New tool for biology students teaches biosecurity awareness by example
Since the anthrax letter attacks in 2001, concern has grown over legitimate scientific work that could be misused to threaten public health and national security. This is particularly important since the U.S. has dramatically increased its biodefense research budget since 2001. To increase awareness of the pitfalls of research that could potentially be used for malevolent purposes the Federation of American Scientists launched an internet based tool to illustrate the experience of scientists who have dealt with "dual use" scientific research.
"Scientists don't generally think about terrorists using their work to attack the nation, but as technology and the pace of research advances it will become easier for those with nefarious intent to co-opt legitimate science," said Michael Stebbins, FAS Director of Biology Policy. "Raising awareness of this ugly truth is essential for the security of the nation."
This online learning tool illustrates the implications of dual use biology research through case studies of three different researchers who have done dual use research and provides a historical background on bioterrorism, bioweapons and the current laws, regulations and treaties that apply to biodefense research. Biology graduate students and post-docs, technicians, and their principal investigators will be able to access the modules, as will undergraduate biology students and even advanced high school biology students.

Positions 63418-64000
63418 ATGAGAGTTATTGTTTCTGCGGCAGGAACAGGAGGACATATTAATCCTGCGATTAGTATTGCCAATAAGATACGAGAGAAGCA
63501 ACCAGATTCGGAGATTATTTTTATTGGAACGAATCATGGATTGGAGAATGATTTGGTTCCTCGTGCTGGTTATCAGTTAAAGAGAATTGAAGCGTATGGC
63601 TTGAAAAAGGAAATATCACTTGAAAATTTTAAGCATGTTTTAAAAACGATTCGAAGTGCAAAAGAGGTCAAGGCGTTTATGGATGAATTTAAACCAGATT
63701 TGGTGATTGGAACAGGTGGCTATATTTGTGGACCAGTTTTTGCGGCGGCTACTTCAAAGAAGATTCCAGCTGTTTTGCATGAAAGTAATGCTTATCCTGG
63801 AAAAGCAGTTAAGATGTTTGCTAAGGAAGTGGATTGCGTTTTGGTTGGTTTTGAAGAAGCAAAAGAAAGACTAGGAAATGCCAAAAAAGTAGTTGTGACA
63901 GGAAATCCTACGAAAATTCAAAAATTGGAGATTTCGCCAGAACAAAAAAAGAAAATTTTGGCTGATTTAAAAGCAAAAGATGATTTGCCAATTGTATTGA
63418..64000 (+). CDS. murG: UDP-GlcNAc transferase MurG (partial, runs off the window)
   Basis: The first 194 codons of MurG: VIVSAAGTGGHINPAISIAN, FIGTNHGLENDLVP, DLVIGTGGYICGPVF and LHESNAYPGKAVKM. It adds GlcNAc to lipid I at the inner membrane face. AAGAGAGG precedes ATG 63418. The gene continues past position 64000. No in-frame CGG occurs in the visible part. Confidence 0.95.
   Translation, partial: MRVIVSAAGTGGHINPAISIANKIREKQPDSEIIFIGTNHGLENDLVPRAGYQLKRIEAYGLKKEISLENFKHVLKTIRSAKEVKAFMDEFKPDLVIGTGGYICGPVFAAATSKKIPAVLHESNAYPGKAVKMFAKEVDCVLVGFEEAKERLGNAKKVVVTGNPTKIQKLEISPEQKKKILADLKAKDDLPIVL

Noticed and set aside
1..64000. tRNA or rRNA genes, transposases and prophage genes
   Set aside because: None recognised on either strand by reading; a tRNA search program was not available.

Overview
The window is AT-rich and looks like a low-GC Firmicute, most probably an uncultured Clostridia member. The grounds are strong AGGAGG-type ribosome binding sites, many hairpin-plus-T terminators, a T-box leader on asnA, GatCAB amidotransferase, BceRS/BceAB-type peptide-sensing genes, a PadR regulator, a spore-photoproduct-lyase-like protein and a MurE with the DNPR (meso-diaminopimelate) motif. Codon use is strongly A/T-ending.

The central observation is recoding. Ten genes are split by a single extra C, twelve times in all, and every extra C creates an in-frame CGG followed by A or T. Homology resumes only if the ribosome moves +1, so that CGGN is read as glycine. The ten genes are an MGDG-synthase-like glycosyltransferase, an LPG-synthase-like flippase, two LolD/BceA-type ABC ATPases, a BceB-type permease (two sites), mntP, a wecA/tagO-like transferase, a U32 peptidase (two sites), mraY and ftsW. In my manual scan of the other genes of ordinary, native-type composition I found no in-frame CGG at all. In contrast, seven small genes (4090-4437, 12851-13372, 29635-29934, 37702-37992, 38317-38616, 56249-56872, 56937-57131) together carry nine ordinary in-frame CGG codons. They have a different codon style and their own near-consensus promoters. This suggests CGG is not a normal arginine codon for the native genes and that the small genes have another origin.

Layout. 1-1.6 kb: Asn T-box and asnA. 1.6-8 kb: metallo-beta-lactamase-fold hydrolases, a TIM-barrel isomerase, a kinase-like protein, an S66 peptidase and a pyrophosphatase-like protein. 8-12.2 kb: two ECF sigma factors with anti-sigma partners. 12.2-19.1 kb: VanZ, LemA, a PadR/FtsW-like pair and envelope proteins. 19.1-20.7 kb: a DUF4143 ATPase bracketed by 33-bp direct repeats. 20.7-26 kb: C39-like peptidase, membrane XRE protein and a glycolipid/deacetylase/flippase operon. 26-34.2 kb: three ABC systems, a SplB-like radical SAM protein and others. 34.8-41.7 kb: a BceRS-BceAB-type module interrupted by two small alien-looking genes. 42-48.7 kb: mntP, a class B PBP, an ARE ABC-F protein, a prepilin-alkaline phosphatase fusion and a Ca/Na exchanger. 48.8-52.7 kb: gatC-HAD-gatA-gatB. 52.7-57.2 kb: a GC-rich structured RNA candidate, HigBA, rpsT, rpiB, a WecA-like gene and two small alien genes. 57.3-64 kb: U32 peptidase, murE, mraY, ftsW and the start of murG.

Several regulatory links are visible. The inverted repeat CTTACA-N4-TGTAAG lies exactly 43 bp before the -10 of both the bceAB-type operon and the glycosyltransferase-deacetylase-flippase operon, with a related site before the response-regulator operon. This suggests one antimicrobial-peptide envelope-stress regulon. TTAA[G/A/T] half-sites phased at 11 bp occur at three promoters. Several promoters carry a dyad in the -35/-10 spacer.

The goal is to fill a gap in the current education curricula. The United States has invested heavily in biodefense research, but neglected to train scientists to recognize the full implications of their work. Molecular biological research has made extraordinary advances. Unfortunately these technological milestones have increased the risk that research could be used by those with malicious intent.
It is important that biologists increase their awareness of biosecurity issues and learn to assess their research in terms of modern security concerns. The case studies presented in the modules clearly define the issues associated with "dual use" research and security in the research lab.
"They are being provided free to anyone who wishes to educate themselves about the implications of dual use research and the Federation of American Scientists will distribute dual use education materials from any other group through our Biosecurity Resource page. Raising awareness of the implications of "dual use" research is an important first step in engaging the academic research community in biosecurity," said Stebbins.
Scientists must lead the effort to manage dual use research as they are best qualified to identify opportunities for misuse. The research community has a moral obligation to prevent the misapplication of their technologies or findings. The risk of not becoming engaged may be governmental actions that impose blanket restrictions and cumbersome rules for scientists that have little impact on real security and could slow legitimate research. In the future, FAS will develop more modules and dramatically expand the education materials available to train scientists to be aware of the consequences of "dual use" research.
Source: Federation of American Scientists